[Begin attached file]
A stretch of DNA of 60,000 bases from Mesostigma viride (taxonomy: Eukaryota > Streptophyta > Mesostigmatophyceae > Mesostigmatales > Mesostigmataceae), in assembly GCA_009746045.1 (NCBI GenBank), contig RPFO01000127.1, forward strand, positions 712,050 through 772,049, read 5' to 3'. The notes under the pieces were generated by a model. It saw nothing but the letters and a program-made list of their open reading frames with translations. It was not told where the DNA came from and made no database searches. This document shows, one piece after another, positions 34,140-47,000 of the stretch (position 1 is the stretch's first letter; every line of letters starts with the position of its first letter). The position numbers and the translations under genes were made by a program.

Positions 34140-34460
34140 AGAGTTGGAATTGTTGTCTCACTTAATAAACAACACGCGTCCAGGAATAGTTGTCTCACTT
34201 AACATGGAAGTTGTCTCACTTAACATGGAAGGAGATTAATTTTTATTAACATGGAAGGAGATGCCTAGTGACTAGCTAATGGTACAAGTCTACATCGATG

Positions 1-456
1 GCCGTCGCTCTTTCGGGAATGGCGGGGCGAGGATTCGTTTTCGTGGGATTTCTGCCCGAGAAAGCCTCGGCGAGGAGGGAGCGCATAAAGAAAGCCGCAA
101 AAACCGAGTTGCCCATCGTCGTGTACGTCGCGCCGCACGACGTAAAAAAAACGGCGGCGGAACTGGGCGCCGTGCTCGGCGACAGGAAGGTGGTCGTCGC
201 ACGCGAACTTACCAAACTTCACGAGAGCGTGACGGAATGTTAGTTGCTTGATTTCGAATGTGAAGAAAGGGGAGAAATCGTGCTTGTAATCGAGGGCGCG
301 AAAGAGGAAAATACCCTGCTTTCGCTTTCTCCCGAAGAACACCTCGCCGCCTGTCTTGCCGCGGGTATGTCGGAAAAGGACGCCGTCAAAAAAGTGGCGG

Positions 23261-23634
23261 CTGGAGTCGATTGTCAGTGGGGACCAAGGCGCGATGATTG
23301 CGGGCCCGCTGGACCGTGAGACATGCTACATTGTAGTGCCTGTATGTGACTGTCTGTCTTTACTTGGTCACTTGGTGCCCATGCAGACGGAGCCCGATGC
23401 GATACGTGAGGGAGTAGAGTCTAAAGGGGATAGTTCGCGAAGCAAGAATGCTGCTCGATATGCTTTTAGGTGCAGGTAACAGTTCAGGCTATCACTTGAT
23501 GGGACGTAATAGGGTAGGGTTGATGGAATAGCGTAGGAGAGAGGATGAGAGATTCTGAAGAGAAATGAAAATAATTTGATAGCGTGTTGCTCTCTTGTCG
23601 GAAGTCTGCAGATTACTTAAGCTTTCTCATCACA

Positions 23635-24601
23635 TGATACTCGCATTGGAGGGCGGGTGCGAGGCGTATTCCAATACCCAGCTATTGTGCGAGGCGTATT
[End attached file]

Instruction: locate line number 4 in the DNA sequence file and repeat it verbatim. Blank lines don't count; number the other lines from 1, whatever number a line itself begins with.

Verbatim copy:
34201 AACATGGAAGTTGTCTCACTTAACATGGAAGGAGATTAATTTTTATTAACATGGAAGGAGATGCCTAGTGACTAGCTAATGGTACAAGTCTACATCGATG